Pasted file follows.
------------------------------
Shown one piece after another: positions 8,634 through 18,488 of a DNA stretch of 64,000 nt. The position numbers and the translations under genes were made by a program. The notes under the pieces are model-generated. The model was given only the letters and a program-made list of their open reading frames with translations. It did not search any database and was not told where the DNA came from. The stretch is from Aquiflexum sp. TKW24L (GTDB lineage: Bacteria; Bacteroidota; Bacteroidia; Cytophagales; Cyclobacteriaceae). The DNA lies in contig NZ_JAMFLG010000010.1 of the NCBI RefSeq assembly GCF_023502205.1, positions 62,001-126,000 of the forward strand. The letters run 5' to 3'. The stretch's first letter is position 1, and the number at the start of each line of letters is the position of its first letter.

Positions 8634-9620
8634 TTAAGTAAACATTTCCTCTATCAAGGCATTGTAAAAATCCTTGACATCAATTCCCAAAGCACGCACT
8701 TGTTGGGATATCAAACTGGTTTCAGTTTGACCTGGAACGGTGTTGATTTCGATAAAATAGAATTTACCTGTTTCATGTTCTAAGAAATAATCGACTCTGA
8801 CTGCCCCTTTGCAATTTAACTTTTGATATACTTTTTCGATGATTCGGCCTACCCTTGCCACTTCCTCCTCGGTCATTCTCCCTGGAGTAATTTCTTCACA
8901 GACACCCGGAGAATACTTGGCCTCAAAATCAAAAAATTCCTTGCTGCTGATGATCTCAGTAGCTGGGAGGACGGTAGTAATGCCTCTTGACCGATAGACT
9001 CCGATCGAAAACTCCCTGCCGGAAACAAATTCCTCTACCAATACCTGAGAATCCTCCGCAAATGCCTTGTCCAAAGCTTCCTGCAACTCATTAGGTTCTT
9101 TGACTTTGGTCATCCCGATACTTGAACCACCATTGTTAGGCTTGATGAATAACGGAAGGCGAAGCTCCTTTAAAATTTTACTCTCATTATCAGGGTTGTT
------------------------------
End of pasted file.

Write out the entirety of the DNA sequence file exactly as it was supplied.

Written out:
Shown one piece after another: positions 8,634 through 18,488 of a DNA stretch of 64,000 nt. The position numbers and the translations under genes were made by a program. The notes under the pieces are model-generated. The model was given only the letters and a program-made list of their open reading frames with translations. It did not search any database and was not told where the DNA came from. The stretch is from Aquiflexum sp. TKW24L (GTDB lineage: Bacteria; Bacteroidota; Bacteroidia; Cytophagales; Cyclobacteriaceae). The DNA lies in contig NZ_JAMFLG010000010.1 of the NCBI RefSeq assembly GCF_023502205.1, positions 62,001-126,000 of the forward strand. The letters run 5' to 3'. The stretch's first letter is position 1, and the number at the start of each line of letters is the position of its first letter.

Positions 8634-9620
8634 TTAAGTAAACATTTCCTCTATCAAGGCATTGTAAAAATCCTTGACATCAATTCCCAAAGCACGCACT
8701 TGTTGGGATATCAAACTGGTTTCAGTTTGACCTGGAACGGTGTTGATTTCGATAAAATAGAATTTACCTGTTTCATGTTCTAAGAAATAATCGACTCTGA
8801 CTGCCCCTTTGCAATTTAACTTTTGATATACTTTTTCGATGATTCGGCCTACCCTTGCCACTTCCTCCTCGGTCATTCTCCCTGGAGTAATTTCTTCACA
8901 GACACCCGGAGAATACTTGGCCTCAAAATCAAAAAATTCCTTGCTGCTGATGATCTCAGTAGCTGGGAGGACGGTAGTAATGCCTCTTGACCGATAGACT
9001 CCGATCGAAAACTCCCTGCCGGAAACAAATTCCTCTACCAATACCTGAGAATCCTCCGCAAATGCCTTGTCCAAAGCTTCCTGCAACTCATTAGGTTCTT
9101 TGACTTTGGTCATCCCGATACTTGAACCACCATTGTTAGGCTTGATGAATAACGGAAGGCGAAGCTCCTTTAAAATTTTACTCTCATTATCAGGGTTGTT